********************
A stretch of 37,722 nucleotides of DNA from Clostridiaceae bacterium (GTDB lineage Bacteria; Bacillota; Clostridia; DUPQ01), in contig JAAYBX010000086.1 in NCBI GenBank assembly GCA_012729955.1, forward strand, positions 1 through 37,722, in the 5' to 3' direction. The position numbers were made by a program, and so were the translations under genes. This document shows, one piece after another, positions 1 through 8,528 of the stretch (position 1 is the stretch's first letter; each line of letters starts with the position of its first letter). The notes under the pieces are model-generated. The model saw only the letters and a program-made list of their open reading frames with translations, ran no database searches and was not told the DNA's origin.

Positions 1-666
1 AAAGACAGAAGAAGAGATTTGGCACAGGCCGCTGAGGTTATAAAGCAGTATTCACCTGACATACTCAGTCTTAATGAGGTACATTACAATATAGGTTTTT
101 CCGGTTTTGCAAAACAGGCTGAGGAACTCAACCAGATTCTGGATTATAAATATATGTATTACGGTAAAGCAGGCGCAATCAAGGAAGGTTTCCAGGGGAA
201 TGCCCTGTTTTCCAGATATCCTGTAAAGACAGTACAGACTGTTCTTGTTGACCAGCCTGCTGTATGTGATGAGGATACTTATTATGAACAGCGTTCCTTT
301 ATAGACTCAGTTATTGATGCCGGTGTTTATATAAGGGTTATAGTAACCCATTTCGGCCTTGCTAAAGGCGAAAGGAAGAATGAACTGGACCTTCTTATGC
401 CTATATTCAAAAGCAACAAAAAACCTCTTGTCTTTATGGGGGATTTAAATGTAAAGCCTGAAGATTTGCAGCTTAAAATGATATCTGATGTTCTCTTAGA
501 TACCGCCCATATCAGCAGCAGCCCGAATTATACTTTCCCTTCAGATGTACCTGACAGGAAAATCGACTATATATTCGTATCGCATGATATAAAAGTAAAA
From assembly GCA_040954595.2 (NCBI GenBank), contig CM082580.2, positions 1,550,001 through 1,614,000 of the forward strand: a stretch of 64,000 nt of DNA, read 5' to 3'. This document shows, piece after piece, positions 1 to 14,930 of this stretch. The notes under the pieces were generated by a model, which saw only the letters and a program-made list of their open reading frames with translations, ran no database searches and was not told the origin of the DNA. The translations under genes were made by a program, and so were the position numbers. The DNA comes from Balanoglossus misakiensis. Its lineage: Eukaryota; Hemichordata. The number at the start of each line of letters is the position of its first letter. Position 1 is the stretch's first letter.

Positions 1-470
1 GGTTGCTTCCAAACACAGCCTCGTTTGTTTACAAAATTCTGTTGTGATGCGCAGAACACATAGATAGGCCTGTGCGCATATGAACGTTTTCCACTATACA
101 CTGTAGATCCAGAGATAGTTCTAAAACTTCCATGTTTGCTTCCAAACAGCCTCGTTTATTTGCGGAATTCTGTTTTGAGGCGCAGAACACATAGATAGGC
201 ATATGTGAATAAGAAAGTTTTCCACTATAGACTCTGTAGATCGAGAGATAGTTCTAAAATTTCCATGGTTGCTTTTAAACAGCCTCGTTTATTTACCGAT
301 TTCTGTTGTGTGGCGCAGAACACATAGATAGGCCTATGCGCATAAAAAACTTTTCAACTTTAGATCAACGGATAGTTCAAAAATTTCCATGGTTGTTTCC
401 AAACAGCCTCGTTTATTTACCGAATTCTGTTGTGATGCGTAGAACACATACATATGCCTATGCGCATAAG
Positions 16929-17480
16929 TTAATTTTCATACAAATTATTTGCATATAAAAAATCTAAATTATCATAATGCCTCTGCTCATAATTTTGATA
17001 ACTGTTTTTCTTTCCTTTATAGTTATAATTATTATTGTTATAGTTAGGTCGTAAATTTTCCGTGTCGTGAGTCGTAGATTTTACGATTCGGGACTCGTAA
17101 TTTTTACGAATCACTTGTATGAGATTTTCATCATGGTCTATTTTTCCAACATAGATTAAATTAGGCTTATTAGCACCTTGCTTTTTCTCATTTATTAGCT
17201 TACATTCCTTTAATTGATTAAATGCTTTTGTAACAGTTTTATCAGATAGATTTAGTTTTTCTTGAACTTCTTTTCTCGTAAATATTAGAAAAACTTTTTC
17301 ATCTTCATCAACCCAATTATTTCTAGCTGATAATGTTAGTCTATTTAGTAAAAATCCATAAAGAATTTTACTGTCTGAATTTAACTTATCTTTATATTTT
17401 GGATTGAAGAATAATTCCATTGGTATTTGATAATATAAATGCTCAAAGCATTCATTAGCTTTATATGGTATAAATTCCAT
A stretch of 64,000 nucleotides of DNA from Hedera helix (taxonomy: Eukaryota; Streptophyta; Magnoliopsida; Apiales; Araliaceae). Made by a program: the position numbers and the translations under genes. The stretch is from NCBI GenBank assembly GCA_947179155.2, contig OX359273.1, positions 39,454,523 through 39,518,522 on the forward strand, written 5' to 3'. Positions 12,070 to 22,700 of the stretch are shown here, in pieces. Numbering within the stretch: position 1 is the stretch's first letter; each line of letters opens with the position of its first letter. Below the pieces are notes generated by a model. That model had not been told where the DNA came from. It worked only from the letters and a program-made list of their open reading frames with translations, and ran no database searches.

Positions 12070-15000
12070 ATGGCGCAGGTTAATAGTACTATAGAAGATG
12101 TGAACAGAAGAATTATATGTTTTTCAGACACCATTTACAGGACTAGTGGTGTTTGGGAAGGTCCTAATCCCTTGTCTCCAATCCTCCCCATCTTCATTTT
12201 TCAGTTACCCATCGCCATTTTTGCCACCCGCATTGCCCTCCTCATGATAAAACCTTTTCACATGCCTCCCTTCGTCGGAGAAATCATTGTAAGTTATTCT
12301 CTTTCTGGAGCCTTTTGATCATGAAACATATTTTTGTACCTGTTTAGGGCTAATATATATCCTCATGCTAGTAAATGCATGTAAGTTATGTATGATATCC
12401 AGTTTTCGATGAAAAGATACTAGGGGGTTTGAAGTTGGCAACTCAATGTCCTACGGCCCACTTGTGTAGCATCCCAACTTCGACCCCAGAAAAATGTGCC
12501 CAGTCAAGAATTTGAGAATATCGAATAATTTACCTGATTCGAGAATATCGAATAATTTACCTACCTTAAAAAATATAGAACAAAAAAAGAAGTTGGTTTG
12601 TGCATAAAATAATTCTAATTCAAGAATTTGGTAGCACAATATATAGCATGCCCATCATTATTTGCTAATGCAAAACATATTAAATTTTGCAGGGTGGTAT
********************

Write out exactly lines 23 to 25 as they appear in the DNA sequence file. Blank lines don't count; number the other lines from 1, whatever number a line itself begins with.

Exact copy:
A stretch of 64,000 nucleotides of DNA from Hedera helix (taxonomy: Eukaryota; Streptophyta; Magnoliopsida; Apiales; Araliaceae). Made by a program: the position numbers and the translations under genes. The stretch is from NCBI GenBank assembly GCA_947179155.2, contig OX359273.1, positions 39,454,523 through 39,518,522 on the forward strand, written 5' to 3'. Positions 12,070 to 22,700 of the stretch are shown here, in pieces. Numbering within the stretch: position 1 is the stretch's first letter; each line of letters opens with the position of its first letter. Below the pieces are notes generated by a model. That model had not been told where the DNA came from. It worked only from the letters and a program-made list of their open reading frames with translations, and ran no database searches.

Positions 12070-15000
12070 ATGGCGCAGGTTAATAGTACTATAGAAGATG